A Card Battle In Progress

A mage goes into battle

Battles are turned-based. When a party member takes a turn their skill cards, a maximum of four in hand, are revealed as well. You then drag a skill card onto a target mob card, or in some cases, an ally card. Most skill cards cost crystals to use. During a battle, you’ll generate one crystal per character turn. So you’ll have to plan your card setup and battle strategy accordingly. After completing a battle and surviving you’re granted gold and experience points. As your party levels, they’ll automatically unlock different skills. Since you’re limited to using four skill cards per character for battles you’ll need to choose wisely which ones to swap out as you level.

Dice Skill

Body Slam damage is based on a dice roll

Some skill cards not only cost crystals but their damage value, debuff effect value, etc. are sometimes determined by a dice roll. This is by throwing a pair of six-sided dice or even by throwing a single 12-sided die. The rolling dice animation starts automatically and you select the enter key or mouse click to stop the throw. It adds a D&D touch to the game. Skill effects are entertaining animations as well as character cards acting out slashes or throwing flames, etc. all with the appropriate sound effects.

As you get further in the game you’ll add members to your party but your frontline team, the one that goes into battle, is limited to three party members. Everyone else is in reserve and can be swapped in. Thankfully, even your reserves gain experience from battles.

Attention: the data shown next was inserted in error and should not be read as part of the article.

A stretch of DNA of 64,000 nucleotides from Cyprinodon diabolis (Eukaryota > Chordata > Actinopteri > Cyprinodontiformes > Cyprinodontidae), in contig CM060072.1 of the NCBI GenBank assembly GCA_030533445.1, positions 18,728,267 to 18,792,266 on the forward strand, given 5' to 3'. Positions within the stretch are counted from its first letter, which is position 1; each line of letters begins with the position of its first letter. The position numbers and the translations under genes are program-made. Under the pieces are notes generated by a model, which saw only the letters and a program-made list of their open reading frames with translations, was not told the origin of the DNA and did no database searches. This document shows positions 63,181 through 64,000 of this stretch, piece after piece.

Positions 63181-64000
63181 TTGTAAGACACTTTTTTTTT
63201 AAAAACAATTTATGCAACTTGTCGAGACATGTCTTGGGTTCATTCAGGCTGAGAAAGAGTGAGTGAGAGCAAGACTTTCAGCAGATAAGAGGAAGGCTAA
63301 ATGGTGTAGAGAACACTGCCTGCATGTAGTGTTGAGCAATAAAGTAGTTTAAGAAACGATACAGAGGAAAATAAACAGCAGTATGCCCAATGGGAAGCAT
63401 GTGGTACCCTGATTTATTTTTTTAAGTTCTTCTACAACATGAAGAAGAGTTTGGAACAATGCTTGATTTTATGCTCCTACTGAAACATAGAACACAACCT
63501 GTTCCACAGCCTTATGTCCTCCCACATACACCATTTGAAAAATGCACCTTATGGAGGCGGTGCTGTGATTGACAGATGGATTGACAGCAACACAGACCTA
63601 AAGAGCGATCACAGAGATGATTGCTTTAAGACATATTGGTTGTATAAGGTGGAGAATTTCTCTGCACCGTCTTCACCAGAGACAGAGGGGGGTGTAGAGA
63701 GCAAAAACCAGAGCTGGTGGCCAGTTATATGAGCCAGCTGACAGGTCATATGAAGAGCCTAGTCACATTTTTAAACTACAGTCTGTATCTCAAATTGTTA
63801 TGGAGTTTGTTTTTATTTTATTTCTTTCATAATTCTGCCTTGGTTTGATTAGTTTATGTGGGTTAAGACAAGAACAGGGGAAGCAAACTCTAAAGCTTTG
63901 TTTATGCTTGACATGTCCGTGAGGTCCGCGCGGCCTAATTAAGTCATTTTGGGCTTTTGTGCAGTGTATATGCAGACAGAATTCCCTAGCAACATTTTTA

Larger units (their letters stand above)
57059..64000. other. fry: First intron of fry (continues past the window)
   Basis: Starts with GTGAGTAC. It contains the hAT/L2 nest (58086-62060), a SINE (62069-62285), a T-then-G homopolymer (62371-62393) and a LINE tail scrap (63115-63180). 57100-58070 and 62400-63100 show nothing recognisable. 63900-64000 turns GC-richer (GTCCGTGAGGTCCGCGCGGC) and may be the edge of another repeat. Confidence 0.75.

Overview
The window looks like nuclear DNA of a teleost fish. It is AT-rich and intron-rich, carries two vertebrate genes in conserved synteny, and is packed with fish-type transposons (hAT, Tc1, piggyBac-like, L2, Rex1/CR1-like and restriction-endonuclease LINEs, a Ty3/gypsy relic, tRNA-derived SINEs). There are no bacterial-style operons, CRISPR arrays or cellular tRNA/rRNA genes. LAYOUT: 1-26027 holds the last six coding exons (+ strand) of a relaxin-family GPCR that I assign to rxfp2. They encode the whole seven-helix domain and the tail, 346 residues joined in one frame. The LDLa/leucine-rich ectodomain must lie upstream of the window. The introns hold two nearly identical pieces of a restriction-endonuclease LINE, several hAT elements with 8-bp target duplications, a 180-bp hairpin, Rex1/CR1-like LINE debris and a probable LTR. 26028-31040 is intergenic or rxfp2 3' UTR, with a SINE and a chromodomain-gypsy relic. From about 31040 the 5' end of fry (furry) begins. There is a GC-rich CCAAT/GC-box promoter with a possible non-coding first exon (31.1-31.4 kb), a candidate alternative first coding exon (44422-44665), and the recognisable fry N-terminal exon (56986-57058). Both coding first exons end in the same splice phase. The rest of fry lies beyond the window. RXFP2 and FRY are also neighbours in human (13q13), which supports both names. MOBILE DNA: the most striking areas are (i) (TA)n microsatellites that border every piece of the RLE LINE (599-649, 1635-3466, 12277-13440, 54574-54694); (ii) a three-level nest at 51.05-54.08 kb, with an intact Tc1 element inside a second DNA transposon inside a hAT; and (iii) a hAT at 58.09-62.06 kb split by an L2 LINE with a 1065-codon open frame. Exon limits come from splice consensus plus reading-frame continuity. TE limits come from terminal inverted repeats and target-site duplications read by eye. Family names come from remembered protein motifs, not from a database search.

Equipment Cards

Equipment management is a must

In an RPG-like fashion, you have equipment cards to manage, NPCs to meet who sometimes grant equipment, and other cards. And you’ll also have shops to visit where you buy and sell equipment, potions, etc.

There’s also the “Game Parlor” which is a mini-card game in the card game itself. It’s a game of getting the most and highest valued pairs over your opponent.

The Parlor

The Game Parlor where you play a card game in the card game

The only complaint I could muster up is that sometimes the response/menu cards that peer out from the bottom of the screen needed two mouse clicks. One to pop the response card up and then one to act as a select or enter. Otherwise, this was an entertaining journey and even though the mechanics and presentation platform is different, Voice Of Cards: The Isle Dragon Roars still exudes all the quality and style we’ve come to expect from Square Enix RPGs!

Square Enix's attempt at a card-based game has come up all Aces! The spoken story and card mechanics are relaxing and entertaining. The JRPG-like artwork is beautiful and fits the presentation well. Everything about the game retains that Square Enix RPG charm we've come to expect! The game compels you to leave no card unturned and when all is said and done Voice Of Cards: The Isle Dragon Roars is a welcome break from the hectic and frantic pace of other game types!
  • Wonderful, voiced story-telling
  • Goergous artwork
  • It's like playing a tabletop game with your own dungeon master
  • Relaxing And Entertaining take from hectic gaming
  • Card prompts required double clicking sometimes